ECG interpretation and analysis courses provide the perfect opportunities for junior doctors to get a full overview of what’s expected of them when interpreting electrocardiograms, as well as giving you a structured approach for reporting ECGs.
Who Needs an ECG Training Course?
In most UK hospitals, nursing staff and ECG technicians will perform an electrocardiogram if requested. However, it is still necessary for junior doctors to have the skills to interpret and present a differential diagnosis. There are also plenty of occasions where it’s useful for junior doctors to know how to perform an ECG themselves.
Various healthcare professionals can enrol in an ECG training course, including:
- Staff nurses, particularly those working in cardiology, acute medicine, and intensive care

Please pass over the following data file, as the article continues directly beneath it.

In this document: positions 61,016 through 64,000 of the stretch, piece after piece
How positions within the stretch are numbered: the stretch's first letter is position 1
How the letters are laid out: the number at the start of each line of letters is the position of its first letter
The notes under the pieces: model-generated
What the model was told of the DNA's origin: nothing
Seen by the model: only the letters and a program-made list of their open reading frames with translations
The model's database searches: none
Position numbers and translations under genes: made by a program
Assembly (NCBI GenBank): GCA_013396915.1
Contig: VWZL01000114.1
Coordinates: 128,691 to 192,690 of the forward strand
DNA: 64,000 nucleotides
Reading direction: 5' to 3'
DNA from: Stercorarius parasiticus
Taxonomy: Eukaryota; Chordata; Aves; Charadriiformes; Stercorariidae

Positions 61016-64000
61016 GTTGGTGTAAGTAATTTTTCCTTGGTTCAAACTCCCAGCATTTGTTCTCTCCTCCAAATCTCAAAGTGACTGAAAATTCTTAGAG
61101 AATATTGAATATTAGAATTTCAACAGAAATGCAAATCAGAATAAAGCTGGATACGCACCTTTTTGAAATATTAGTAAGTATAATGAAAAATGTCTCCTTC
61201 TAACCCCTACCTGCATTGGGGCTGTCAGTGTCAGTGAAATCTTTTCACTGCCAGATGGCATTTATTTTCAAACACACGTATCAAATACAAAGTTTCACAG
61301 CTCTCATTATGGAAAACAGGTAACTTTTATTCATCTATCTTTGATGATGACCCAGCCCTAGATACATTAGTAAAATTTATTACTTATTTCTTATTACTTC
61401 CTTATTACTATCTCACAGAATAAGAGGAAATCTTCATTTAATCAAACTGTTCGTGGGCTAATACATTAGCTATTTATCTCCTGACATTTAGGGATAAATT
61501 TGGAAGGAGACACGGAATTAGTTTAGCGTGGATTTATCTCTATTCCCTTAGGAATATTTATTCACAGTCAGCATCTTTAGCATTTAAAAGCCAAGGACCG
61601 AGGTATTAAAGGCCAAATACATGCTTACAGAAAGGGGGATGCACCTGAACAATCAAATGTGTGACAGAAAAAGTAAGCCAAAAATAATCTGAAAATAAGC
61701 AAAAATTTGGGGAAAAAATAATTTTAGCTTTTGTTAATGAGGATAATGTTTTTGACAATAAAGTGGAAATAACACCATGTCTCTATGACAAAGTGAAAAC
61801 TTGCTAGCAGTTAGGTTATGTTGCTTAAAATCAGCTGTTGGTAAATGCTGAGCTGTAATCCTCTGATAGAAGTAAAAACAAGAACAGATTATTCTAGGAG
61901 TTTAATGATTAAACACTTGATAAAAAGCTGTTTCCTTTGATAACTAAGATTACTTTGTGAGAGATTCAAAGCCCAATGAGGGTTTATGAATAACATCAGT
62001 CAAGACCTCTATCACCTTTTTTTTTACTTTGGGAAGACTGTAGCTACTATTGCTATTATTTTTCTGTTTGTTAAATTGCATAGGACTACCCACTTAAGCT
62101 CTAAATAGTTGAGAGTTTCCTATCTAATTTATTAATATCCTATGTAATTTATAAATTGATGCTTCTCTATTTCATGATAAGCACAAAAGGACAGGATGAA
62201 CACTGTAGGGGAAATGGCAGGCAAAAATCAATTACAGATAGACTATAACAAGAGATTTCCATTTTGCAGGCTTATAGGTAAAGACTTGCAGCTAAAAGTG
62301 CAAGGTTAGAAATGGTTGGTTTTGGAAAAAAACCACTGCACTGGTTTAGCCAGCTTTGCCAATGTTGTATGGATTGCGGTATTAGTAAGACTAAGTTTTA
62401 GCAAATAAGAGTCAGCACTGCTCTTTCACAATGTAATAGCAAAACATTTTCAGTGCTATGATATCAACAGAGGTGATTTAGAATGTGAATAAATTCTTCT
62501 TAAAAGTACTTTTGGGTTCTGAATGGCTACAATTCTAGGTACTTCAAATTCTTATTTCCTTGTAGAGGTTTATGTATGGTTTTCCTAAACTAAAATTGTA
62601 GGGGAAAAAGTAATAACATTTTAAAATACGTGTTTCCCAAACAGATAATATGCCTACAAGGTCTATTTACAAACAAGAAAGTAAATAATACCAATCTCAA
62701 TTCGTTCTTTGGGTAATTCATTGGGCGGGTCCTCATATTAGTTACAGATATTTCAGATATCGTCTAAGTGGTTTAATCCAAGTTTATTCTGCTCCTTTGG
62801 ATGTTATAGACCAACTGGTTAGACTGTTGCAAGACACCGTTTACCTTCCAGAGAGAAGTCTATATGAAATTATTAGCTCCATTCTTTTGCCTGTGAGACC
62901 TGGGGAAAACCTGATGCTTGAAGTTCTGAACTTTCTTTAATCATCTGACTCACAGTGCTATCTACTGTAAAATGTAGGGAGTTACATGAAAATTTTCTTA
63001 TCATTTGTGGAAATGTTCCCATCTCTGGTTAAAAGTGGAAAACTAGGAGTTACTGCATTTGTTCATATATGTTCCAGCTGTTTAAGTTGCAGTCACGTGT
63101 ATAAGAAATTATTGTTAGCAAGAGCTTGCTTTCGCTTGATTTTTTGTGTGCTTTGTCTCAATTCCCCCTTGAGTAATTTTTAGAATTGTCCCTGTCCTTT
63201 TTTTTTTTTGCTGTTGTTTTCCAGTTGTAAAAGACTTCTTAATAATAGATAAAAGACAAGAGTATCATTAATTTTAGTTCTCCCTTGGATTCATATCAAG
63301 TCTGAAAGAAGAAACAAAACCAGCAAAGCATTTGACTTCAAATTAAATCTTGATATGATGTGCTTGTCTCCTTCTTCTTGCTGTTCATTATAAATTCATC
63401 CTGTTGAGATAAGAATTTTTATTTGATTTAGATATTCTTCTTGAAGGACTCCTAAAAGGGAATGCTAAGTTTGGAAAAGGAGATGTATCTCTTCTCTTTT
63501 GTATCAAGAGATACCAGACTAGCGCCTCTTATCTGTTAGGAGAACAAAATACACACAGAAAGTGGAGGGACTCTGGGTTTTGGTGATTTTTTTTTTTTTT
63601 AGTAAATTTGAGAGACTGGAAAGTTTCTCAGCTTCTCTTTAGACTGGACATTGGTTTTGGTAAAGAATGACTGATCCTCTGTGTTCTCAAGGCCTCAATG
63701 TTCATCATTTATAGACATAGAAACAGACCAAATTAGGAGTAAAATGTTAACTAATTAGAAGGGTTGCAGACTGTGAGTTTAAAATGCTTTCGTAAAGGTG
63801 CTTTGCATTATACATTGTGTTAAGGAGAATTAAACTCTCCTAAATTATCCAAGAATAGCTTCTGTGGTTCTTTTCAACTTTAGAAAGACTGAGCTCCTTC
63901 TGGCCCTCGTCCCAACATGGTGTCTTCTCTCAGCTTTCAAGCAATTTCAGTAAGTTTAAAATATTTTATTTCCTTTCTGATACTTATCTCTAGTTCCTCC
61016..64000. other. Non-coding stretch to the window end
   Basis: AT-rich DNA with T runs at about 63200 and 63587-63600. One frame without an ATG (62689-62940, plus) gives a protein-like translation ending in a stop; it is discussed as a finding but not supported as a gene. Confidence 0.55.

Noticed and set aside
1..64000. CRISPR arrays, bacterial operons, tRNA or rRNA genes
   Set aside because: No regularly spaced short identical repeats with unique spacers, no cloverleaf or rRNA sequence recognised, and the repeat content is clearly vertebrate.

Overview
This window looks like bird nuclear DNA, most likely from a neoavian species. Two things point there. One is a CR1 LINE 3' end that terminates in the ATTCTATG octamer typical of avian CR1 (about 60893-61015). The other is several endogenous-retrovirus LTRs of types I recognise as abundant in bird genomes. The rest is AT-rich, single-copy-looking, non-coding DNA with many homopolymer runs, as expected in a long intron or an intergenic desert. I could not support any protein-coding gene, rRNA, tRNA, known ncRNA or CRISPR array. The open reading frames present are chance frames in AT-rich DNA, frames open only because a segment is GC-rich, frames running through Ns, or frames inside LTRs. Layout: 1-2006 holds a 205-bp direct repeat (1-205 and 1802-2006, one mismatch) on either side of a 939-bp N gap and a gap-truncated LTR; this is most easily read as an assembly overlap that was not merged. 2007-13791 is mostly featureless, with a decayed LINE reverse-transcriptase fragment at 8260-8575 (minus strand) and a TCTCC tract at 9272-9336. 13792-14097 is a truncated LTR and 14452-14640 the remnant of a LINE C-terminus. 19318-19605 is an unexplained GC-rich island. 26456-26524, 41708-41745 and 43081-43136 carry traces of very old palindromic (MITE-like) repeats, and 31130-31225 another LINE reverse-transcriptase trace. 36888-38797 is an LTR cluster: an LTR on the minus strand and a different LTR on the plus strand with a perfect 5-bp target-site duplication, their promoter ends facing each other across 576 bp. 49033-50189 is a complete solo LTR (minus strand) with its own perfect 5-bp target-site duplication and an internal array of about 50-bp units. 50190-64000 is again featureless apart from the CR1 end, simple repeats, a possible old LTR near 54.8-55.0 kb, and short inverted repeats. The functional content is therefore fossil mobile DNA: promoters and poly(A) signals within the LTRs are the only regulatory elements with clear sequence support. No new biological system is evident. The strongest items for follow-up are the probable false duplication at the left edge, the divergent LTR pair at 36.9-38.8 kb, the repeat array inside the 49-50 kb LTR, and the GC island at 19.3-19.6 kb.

- Advanced nurse practitioners working in any speciality
- Cardiac physiologists
- Physician associates
Several medical specialities may require the use of these skills. These include:
Cardiologists specialise in the diagnosis and treatment of diseases of the heart and blood vessels. They frequently use ECG as a diagnostic tool to assess the function of the heart and detect abnormalities such as arrhythmias, myocardial infarction, and other cardiac conditions. Cardiologists are experts in ECG interpretation, and electrophysiologists (a subspeciality of cardiology) have a particularly in-depth knowledge of ECG morphology.
Emergency medicine physicians often use ECG in the emergency department to quickly assess the condition of patients presenting with chest pain, shortness of breath, and other symptoms that may be related to cardiac issues.
General practitioners may also use ECG as part of their routine evaluation of patients, particularly for those who are at risk for cardiovascular disease or have symptoms suggestive of cardiac problems. While some practices use an external service to interpret their ECGs, many GPs still retain the ability to analyse electrocardiographs.